1969 Camaro Pace Car: Correcting a Restomod Gone Wrong
In this preview episode of /INSIDE Ai Design, Matt shows how his team gave a pro-touring project a perfect balance of past and present.
It was a real, 1969 Chevrolet Camaro factory pace car, an edition commemorating the convertible that paced the Indy 500 that year. All of the dealer-ordered replicas were RS/SS convertibles painted in Dover White with white cloth tops, cowl hoods and Z28-style stripes in Hugger Orange. Inside were houndstooth cloth seats (also in orange). Chevrolet produced 3,675 pace car replicas, including around 130 that were used as courtesy vehicles at the 500 that year.
Sometime during its 48 years on earth, this '69 Camaro pace car had undergone a poorly done restomod. That is, it had been updated with new parts and systems, including engine, suspension, and interior. It desperately needed a retake.
In this first-look episode of /INSIDE Ai Design, proprietor Matt Figliola goes deep on what the shop did to hang on to the '69 Camaro's original look and feel, how they improved on the previous build, and what went into upgrading it to perform more like a modern car.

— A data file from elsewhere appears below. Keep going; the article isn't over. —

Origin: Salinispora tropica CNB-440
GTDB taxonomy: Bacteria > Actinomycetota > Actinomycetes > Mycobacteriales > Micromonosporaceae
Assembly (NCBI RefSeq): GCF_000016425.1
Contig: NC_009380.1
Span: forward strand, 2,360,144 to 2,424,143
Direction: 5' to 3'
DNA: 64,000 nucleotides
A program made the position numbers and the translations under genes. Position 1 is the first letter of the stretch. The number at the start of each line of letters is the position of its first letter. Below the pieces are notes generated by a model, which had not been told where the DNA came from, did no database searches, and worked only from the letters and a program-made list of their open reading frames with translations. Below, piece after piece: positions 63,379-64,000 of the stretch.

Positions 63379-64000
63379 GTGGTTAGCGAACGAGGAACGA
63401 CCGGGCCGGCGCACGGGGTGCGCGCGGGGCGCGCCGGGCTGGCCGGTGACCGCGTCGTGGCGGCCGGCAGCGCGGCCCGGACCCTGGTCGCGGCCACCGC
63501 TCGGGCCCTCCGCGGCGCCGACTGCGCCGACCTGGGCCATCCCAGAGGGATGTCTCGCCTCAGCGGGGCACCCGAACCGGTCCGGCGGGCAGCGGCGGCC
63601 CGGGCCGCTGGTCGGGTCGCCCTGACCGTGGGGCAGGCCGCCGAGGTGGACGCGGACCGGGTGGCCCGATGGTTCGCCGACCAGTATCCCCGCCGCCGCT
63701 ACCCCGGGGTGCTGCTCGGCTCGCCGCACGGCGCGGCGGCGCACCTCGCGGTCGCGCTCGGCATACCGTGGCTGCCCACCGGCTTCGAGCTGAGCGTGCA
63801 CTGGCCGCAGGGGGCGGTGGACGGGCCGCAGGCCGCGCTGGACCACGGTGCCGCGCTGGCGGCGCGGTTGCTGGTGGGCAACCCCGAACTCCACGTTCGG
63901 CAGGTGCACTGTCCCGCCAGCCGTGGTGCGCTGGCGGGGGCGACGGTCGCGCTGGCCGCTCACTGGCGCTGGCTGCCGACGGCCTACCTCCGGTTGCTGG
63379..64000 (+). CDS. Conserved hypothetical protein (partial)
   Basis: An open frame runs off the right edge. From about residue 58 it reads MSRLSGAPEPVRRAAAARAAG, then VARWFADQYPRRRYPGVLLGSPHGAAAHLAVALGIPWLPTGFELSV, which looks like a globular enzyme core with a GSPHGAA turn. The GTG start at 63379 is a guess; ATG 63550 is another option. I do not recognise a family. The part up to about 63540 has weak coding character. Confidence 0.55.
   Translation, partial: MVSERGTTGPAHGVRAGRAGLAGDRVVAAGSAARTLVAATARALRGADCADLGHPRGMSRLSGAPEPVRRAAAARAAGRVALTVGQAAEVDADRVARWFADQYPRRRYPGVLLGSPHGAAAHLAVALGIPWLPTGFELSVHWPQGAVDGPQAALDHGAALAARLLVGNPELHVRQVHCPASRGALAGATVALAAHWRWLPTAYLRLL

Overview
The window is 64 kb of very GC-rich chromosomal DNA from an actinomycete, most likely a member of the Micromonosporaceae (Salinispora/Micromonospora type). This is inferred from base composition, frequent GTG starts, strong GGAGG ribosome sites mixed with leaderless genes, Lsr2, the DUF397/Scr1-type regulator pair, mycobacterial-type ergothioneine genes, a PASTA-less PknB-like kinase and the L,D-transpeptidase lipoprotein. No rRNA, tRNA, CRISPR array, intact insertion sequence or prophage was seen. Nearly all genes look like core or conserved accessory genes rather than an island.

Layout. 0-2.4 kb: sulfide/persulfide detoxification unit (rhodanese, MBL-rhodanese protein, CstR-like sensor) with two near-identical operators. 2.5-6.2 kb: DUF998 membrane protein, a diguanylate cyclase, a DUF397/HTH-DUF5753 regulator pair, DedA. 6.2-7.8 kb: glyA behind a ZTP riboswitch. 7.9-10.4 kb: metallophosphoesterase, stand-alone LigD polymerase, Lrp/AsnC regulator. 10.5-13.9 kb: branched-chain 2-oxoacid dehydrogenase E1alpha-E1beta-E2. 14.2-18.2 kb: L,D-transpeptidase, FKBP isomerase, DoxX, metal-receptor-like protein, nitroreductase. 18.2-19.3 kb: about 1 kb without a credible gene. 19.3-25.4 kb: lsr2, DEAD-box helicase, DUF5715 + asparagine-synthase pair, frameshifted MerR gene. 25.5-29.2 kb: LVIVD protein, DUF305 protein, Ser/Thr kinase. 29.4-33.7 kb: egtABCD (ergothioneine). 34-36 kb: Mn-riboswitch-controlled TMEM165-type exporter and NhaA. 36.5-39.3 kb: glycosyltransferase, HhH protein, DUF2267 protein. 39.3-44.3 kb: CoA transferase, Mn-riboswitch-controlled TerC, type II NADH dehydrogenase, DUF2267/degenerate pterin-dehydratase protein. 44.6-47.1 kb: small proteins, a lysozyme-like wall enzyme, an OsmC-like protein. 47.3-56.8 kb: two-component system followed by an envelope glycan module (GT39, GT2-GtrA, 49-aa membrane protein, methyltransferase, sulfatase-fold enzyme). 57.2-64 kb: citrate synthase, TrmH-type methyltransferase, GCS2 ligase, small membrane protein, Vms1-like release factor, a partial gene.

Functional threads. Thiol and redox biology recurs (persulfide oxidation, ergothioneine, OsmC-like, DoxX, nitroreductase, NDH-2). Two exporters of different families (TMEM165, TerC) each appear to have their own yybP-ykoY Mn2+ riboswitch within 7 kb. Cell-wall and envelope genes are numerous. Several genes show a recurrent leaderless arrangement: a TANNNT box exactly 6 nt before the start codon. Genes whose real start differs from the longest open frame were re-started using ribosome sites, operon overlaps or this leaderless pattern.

Ai Design's client wanted to keep the modern performance and comforts, acknowledging that while a restomodded pace car might anger some collectors and purists, bringing it back to stock was not an option. The shop's considerable talents would be put toward improving the restomod, both inside and out.
In coming episodes of /INSIDE Ai Design, you'll learn more about Matt and the shop that reflects his nerdiness for electronics, his leave-no-trace approach to interior upgrades, and his well-known perfectionist's streak. From that combination has emerged an incredible body work on all types of vehicles, from performance cars to ultra-luxury street yachts with no expense spared.
The shop has produced work for P. Diddy, Ken Block, among countless celebrity clients, and famously installed all of the electronics gadgets that aided Alex Roy in breaking the coast-to-coast driving record in 2007, as well as the cameras that captured the run. They're the most famous shop you've never heard of.